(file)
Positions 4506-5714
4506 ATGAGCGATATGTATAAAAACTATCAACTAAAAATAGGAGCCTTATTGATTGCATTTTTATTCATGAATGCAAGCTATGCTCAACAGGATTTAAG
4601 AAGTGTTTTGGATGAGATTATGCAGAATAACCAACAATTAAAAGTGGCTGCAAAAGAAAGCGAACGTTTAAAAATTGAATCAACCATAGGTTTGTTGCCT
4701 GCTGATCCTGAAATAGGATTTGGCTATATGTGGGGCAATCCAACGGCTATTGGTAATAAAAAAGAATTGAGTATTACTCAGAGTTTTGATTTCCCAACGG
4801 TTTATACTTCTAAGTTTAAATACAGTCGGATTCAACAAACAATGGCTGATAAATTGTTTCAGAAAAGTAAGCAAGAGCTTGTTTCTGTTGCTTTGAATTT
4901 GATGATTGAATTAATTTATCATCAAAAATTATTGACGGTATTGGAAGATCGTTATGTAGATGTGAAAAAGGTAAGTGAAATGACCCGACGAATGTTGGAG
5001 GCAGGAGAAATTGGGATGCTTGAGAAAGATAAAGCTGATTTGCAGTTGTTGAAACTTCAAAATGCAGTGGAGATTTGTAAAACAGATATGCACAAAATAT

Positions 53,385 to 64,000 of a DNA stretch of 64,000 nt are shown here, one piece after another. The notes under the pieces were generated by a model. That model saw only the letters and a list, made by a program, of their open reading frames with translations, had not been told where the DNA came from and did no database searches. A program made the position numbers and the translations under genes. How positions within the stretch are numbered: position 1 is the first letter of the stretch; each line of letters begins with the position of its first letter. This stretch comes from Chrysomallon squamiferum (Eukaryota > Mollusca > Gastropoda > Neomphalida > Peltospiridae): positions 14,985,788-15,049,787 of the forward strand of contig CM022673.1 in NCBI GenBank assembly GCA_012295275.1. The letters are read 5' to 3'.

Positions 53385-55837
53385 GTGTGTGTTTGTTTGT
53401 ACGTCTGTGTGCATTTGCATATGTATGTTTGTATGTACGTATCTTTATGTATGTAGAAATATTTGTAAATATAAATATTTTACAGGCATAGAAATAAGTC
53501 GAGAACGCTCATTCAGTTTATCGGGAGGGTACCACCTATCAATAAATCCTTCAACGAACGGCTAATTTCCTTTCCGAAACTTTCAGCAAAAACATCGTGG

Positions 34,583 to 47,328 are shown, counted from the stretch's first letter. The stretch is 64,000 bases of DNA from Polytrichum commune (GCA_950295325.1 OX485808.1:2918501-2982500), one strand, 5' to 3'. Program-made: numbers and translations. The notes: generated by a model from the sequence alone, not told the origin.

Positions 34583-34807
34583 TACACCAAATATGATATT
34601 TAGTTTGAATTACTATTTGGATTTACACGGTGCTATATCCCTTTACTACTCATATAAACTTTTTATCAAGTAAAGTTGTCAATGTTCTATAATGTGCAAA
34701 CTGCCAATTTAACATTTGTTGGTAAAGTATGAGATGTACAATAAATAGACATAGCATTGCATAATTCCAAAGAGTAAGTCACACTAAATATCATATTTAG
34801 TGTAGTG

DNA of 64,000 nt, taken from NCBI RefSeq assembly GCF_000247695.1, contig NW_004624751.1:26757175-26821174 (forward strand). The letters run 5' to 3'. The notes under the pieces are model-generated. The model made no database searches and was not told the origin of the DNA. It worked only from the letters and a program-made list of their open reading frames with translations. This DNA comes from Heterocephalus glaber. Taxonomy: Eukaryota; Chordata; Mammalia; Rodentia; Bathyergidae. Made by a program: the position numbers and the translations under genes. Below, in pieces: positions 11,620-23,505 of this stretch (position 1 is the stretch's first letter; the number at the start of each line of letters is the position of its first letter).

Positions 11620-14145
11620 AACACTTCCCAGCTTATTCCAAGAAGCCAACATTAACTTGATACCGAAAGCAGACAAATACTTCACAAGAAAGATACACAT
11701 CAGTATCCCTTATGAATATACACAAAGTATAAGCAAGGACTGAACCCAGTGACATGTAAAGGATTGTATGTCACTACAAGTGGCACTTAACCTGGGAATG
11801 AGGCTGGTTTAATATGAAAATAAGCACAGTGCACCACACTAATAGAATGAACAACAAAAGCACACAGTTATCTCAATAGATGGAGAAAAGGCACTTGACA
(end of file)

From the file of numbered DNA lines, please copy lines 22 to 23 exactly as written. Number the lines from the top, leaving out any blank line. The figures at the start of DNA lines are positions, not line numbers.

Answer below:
11701 CAGTATCCCTTATGAATATACACAAAGTATAAGCAAGGACTGAACCCAGTGACATGTAAAGGATTGTATGTCACTACAAGTGGCACTTAACCTGGGAATG
11801 AGGCTGGTTTAATATGAAAATAAGCACAGTGCACCACACTAATAGAATGAACAACAAAAGCACACAGTTATCTCAATAGATGGAGAAAAGGCACTTGACA